A simple mathematical expression parser written in C++ with no external dependencies whatsoever.
C++
Switch branches/tags
Nothing to show
Clone or download
Fetching latest commit…
Cannot retrieve the latest commit at this time.
Permalink
Failed to load latest commit information.
.gitignore
Makefile
Makefile.Darwin
Makefile.Linux
MiniParser.cpp
MiniParser.hpp
README
example.cpp

README

Author: Yotam Gingold <yotam (strudel) yotamgingold.com>
License: Public Domain.  (I, Yotam Gingold, the author, release this code into the public domain.)
Homepage: http://yotamgingold.com/code/
GitHub: https://github.com/yig/miniparser

MiniParser:
    A simple C++ expression parser with no external dependencies whatsoever
    that can
        - generate a parse tree from an expression
            - parentheses
            - constants
            - symbolic variables
            - binary operators:
                - add: +
                - subtract: -
                - multiply: *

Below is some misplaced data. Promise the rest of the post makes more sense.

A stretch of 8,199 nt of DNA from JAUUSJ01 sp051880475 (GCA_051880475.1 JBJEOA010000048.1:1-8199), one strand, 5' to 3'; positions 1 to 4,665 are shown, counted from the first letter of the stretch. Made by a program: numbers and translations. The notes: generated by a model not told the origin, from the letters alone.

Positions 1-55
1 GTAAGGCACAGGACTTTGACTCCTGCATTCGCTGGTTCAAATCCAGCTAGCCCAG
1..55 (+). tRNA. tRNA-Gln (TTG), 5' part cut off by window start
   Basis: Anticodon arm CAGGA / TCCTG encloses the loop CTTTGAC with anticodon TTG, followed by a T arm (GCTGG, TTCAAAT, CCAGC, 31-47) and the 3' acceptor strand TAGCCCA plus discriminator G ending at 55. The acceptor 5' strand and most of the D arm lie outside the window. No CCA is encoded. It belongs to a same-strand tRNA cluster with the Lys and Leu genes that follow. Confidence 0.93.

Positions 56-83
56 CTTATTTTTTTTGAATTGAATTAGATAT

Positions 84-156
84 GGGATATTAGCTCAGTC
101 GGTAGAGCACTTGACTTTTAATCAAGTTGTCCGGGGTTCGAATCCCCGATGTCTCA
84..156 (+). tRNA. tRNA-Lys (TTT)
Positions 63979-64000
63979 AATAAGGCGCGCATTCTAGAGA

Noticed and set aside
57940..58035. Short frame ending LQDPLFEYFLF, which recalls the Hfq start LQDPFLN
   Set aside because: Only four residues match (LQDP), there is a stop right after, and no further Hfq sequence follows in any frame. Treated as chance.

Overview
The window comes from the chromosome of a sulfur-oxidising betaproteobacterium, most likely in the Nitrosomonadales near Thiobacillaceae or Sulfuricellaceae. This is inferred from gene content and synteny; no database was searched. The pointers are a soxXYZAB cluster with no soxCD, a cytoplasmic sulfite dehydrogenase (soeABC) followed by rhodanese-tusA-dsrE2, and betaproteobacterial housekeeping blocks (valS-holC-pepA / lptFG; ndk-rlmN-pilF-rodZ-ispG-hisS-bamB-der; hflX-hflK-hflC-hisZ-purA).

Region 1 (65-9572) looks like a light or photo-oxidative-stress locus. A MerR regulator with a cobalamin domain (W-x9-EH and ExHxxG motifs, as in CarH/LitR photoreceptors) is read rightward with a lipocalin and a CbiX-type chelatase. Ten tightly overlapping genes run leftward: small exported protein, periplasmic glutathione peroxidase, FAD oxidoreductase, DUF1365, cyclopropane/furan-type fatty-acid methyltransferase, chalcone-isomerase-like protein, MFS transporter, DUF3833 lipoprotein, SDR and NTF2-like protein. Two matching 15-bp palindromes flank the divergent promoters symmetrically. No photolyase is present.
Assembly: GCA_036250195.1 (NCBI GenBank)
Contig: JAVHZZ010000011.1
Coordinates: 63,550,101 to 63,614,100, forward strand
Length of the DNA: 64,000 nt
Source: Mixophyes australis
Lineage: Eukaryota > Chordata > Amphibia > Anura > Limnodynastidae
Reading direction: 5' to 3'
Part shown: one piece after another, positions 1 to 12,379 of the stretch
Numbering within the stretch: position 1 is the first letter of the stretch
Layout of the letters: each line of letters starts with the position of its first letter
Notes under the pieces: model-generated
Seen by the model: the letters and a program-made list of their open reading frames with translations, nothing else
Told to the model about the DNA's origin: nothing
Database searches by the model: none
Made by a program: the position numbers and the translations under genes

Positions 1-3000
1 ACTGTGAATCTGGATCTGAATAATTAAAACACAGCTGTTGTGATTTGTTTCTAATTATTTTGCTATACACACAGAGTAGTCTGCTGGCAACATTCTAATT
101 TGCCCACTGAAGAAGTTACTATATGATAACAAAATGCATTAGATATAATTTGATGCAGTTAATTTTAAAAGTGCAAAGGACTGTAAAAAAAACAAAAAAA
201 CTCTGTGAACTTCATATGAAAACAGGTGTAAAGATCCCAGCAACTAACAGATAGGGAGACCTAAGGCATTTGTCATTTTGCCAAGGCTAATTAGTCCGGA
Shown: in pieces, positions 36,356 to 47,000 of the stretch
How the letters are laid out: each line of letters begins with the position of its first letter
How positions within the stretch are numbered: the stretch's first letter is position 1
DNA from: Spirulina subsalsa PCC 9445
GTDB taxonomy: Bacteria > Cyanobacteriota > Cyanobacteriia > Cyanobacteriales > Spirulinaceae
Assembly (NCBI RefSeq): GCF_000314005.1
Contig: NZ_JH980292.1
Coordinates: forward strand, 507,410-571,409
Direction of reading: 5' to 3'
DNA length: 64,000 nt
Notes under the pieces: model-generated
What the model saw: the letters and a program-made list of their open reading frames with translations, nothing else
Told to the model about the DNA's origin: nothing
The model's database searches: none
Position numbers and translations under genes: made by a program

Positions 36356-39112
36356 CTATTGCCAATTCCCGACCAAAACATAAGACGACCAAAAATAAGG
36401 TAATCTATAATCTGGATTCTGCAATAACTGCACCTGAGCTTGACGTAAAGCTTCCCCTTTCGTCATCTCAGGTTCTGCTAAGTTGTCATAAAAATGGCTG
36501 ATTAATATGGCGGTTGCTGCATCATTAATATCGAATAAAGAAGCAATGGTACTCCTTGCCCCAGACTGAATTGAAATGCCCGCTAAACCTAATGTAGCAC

- divide: /
                - modulus: %
                - exponent: ^, **
            - unary operators:
                - negate: -
            - functions:
                - sin()
                - cos()
                - log() (base 10)
                - ln() (base e)
                - exp()
                - sqrt()
            - constants (override any variable with the same name):
                - PI = 3.14...
    NOTE: Order-of-operations is entirely left-associative.  There is no
          operator precedence.  Use parentheses everywhere!
    TODO: Operator precedence can be added easily with several lines of
          find/replace in the function "Node* Parse( const std::string& str );"
          See http://en.wikipedia.org/wiki/Operator-precedence_parser#Alternatives_to_Dijkstra.27s_Algorithm

example:
    An example command line application that demonstrates a class
    with a predefined expression evaluated via operator()
    as well as an expression with an arbitrary number of variables.
    Can be called with two values (x,y) or with an expression followed
    by an arbitrary number of values assigned to the letters of the
    alphabet (a, b, c, ...).


Version History:
    - 2006-04-08:
        initial release
    - 2006-12-09:
        added math functions (sin, cos, log, ln, exp, sqrt) and constants (PI)
        improved error handling (removed an infinite loop)
    - 2007-04-23:
        made the grammar left associative to match natural arithmetic and C
    - 2007-09-20:
        added the modulus operator %.  attempted to add order-of-operations,
        but was foiled by unary minus (e.g. -a).